I am really pleased that they now really understand that I eat meat and seafood, and substitutes for high-carb fare, and am not keeping normal weighted, or able to work hard, by eating a diet of salads (which it is often assumed).

    We live in very interesting times when it comes to knowledge about nutrition, about the kind of food that is readily available and eaten en masse, and about diet's role in metabolic disease and cardio-vascular disease, gout, athrititis, and increasingly - auto immune disease such as rheumatoid arthritis. Many people get their nutritional information from the medical profession, which, as we know, is, ahem, not expert in this field, and from 'Big Food' which is very successful in informing our governments around the world, and has done since the 1970s when our food environment changed so hugely, and brought us into these 'interesting times' when it comes to food.

    That's my new year speech! :D
     
    • Like Like x 3
    • Winner Winner x 1
    • Informative Informative x 1
  16. KennyA

    KennyA Type 2 (in remission!) · Well-Known Member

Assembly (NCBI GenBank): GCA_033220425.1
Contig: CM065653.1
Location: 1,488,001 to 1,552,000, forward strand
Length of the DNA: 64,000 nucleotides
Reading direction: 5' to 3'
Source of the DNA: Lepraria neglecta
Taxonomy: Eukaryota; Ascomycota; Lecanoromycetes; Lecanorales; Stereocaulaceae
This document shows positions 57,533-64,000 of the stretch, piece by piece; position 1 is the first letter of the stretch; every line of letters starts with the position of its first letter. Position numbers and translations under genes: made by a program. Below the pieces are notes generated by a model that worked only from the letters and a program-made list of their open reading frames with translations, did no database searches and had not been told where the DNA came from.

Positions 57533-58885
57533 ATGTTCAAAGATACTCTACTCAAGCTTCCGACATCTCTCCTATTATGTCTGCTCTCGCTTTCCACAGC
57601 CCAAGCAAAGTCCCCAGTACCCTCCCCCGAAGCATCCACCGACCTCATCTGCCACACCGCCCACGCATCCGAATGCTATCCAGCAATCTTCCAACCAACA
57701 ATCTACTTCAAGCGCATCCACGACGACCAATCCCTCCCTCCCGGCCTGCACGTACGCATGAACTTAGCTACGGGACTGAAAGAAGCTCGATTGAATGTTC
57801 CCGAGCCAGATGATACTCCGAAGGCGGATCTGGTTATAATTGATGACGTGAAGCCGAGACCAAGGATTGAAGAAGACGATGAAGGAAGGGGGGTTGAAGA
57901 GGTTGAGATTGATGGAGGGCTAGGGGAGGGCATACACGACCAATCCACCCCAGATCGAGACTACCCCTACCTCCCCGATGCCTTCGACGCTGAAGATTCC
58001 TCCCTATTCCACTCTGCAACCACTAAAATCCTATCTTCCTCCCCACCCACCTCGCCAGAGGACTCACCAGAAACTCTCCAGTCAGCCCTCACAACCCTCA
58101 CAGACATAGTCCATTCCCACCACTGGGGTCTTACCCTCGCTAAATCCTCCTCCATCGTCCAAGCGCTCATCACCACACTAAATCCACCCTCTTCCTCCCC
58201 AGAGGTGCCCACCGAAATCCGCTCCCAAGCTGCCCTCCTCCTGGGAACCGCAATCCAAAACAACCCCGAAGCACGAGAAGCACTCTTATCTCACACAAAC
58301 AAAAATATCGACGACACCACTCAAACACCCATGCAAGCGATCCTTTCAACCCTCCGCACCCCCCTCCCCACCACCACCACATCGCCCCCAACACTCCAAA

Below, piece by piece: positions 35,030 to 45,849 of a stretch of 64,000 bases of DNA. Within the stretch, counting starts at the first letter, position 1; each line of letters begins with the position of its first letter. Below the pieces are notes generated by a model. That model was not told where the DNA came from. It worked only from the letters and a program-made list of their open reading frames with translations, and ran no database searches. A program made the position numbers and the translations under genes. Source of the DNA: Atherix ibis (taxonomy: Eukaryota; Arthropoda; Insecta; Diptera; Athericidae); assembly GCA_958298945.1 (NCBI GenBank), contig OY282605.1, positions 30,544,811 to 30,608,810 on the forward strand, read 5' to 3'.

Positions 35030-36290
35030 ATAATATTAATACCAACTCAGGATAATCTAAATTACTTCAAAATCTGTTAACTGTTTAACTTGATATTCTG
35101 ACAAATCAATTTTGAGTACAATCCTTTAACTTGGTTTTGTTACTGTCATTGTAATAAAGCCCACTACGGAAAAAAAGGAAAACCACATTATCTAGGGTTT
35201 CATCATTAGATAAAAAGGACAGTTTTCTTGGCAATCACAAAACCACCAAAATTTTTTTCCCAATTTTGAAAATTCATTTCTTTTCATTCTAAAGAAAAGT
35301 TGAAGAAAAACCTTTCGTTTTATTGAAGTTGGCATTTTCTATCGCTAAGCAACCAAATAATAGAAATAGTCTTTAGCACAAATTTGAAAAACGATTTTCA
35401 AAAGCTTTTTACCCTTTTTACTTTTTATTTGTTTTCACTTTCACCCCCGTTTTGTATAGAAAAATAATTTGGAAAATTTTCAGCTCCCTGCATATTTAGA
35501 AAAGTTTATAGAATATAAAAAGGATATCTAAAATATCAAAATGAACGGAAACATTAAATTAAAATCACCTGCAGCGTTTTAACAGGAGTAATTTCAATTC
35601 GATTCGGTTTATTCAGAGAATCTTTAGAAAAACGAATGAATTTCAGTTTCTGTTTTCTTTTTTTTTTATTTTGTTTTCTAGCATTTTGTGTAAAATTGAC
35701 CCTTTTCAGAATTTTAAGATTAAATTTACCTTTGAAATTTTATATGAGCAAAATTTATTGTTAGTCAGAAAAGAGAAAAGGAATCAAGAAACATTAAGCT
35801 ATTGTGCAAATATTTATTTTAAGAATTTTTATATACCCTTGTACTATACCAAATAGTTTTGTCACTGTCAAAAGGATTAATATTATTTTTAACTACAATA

Messages:
    247
    Likes Received:
    118
    Trophy Points:
    103

    Wow. I used to work for the gummint in the UK and they never gave us anything at Xmas. We bought our own, paid for our own Xmas meal, etc. (Prediagnosis) I used to buy muffins for my team every couple of weeks, with a gluten-free blueberry muffin option for one guy with gluten intolerance. Probably helped me to diabetic BG levels, but it was the only practical way to say thanks to a lot of dedicated people. There were always loads of carbs and sugar snacks around. Retiring has helped.
     
    • Agree Agree x 1
  17. Fairygodmother

    Fairygodmother Type 1 · Well-Known Member

    Messages:
    3,722
    Likes Received:
    5,228
    Trophy Points:
    198